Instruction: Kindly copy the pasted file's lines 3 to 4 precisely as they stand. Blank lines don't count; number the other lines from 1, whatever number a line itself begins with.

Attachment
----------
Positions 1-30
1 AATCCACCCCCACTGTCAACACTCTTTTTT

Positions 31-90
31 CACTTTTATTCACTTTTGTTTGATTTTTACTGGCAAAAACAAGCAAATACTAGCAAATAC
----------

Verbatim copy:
Positions 31-90
31 CACTTTTATTCACTTTTGTTTGATTTTTACTGGCAAAAACAAGCAAATACTAGCAAATAC